Nearly 100 years later the arguments shifted, and women’s-equality advocates began making arguments in favor of abortion rights. In 1969, in a first-of-its-kind legal brief, attorneys for 300 women challenged New York State’s then–relatively restrictive abortion law. The attorneys in Abramowicz v. Lefkowitz rightly brought attention to the same stubborn reproductive asymmetries to which advocates of voluntary motherhood had sought to respond. But rather than call men to join women at a high standard of mutual responsibility and care, as prior generations of women’s-rights advocates had done, the attorneys argued for a different kind of sexual equality. Because “the man who shares responsibility for her pregnancy can and often does just walk away,” the plaintiff's brief maintained that the woman ought to enjoy that same freedom—through abortion. As the Harvard law professor Laurence Tribe would articulate the concept two decades later, “While men retain the right to sexual and reproductive autonomy, restrictions on abortion deny that autonomy to women.”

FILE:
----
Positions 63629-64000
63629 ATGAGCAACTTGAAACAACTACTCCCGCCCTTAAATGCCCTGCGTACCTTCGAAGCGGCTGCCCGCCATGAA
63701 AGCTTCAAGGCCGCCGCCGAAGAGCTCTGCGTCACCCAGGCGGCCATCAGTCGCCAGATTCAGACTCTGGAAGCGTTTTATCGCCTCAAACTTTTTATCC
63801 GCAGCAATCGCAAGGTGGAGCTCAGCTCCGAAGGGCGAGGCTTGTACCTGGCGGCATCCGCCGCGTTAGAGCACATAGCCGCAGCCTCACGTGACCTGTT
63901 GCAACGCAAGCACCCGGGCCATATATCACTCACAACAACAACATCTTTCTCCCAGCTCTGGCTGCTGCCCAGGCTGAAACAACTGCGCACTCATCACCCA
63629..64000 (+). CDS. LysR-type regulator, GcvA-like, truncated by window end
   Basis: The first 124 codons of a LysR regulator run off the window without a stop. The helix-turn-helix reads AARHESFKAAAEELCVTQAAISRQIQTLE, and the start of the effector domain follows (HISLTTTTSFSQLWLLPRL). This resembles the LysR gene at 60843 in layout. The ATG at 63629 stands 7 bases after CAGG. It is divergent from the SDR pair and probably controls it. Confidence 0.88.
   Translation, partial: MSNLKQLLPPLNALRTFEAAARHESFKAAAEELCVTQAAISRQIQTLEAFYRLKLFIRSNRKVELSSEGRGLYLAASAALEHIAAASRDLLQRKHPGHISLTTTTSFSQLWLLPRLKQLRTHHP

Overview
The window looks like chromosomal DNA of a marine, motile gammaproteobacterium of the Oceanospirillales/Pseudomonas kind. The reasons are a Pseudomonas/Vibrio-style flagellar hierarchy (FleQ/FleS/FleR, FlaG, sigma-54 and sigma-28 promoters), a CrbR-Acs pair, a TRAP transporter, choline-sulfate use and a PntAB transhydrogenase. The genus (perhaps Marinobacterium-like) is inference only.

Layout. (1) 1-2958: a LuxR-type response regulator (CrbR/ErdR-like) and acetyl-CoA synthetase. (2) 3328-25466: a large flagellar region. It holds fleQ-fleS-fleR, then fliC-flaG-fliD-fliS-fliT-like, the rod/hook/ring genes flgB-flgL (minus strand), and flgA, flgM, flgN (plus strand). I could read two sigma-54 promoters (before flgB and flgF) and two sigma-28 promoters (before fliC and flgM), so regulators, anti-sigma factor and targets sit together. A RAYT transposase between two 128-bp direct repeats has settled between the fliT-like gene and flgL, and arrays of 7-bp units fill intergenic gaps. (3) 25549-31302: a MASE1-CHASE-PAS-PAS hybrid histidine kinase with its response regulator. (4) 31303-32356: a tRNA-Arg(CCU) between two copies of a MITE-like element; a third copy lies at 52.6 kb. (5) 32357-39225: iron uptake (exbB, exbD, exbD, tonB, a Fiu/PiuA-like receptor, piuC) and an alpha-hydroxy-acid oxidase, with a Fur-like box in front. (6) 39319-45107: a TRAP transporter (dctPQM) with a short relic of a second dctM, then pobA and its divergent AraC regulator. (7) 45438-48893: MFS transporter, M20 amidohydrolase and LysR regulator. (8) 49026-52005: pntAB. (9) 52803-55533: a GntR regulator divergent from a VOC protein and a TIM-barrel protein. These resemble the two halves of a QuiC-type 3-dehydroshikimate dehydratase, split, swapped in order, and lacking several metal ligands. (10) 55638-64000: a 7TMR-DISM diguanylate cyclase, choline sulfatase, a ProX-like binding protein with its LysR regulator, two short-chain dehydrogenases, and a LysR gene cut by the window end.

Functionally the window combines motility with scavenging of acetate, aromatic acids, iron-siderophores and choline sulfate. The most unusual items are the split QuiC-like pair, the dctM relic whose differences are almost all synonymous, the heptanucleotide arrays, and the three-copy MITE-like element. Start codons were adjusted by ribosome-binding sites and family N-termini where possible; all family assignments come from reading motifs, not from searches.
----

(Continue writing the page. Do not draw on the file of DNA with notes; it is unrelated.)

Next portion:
But abortion restrictions do not deny sexual and reproductive autonomy to women; reality does. While pregnant, a woman is carrying a new and vulnerable human being within her. Unlike a biological father, a pregnant woman cannot just walk away; to approach the desired autonomy of the child-abandoning man, a pregnant woman must engage in a life-destroying act.

So in a twisted imitation of the common-law dominion husbands once wielded over their wives, women would now seek sexual equality through the ultimate dominion over their unborn children. To make matters worse, this dominion is now thought necessary for women to achieve, in Justice Ginsburg’s view, “equal citizenship stature.”

Yet this view of “equal citizenship” seems to be in some tension with Ginsburg’s definition of “full citizenship” in the opinion for the Court in United States v. Virginia, the much-heralded 1996 sex-discrimination case. Ginsburg defined a person’s full citizenship as the “equal opportunity to aspire, achieve, participate in and contribute to society based on their individual talents and capacities.”